I created a pearl material for fun:
I used the values from page 5 of the supplementary pdf.
The first one I had to change the value of Dinc to 910nm and the last two images I had to change eta3 to three to match it. Again not sure if its a typo or not.
For the thickness values d. Using values supplied in page 8 d=350nm to d=650nm.
When varying values of k3 they do not match up with the images in the paper. You would have to compile mitsuba and try the values for yourself.
You should be able to use the clear coat material for this. I have been using it with an anisotropic shader and that seems to be working fine.
Im confused with which of the material parameter names corresponds to what names in the supplementary.pdf
eta3 = n3
and kappa = K3?
also with the code update I did
if thickness is 350 nm from the PDF, it would be 0.35 in the material?
maybe I broke something changing the code? not sure though, but nothing matches up whatsoever.
I tried to manually eyeball and tweak the thickness d together with Eta2, Eta3 and kapa, but no combinations seem to work.
eta3 == n3
kappa = k3
If your using thickness as a parameter then trying to use Dinc is meaningless.
if the thickness is 350nm then you would input 0.35 for the thickness.
As far as matching up the supplementary material goes it should match the behaviour and colours. There is a limitation with using the custom material nodes instead of writing a custom shading model. The first is that fresnel is applied from the default shading model. Also the reflection captures will appear with the wrong colours and the sky lighting wont work correctly. If you need to match the colours more accurately then you need to write a custom shading model.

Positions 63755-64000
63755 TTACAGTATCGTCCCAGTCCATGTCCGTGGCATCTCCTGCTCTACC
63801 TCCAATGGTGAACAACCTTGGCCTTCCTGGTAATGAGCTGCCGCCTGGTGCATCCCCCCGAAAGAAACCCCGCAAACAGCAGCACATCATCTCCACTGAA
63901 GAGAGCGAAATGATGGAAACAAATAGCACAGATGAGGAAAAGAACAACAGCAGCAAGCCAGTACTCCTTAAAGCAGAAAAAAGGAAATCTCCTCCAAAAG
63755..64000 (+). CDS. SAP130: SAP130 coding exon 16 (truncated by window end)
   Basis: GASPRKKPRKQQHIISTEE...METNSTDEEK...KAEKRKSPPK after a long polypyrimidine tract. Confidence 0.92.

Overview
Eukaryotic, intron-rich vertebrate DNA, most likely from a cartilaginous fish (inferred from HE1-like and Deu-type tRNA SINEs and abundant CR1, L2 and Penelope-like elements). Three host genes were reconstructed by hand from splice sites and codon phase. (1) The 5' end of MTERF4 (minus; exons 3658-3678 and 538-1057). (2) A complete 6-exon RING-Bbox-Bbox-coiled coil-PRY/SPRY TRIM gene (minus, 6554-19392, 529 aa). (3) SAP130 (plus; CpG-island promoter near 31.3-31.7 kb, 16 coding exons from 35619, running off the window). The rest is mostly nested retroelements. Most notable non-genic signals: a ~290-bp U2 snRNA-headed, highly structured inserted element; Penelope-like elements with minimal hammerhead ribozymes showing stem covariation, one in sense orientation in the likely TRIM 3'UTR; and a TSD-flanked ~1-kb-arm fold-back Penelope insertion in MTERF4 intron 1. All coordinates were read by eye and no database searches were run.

Here are my settings for page 7, fifth column, and first row.
float eta_2 = lerp(1.0, eta2, smoothstep(0.0, 0.03, Dinc));
float eta_2 = lerp(1.0, eta2, smoothstep(0.0, 0.03, FresnelBias));
and than plug in a scaler paramotor?
Or is that completely new code for that? Over here I just swapped out all instances for Dinc to FresnelBias, and my default is .5 for that right now.
Edit: Hmm actually wait that's not right, ouch
Edit 2: I'm just not getting that golden color in any of the materials.
I've done all of them in pages 5 - 8
Here are my mats for the 600nm, notice the farther right that it lacks the gold and red colors.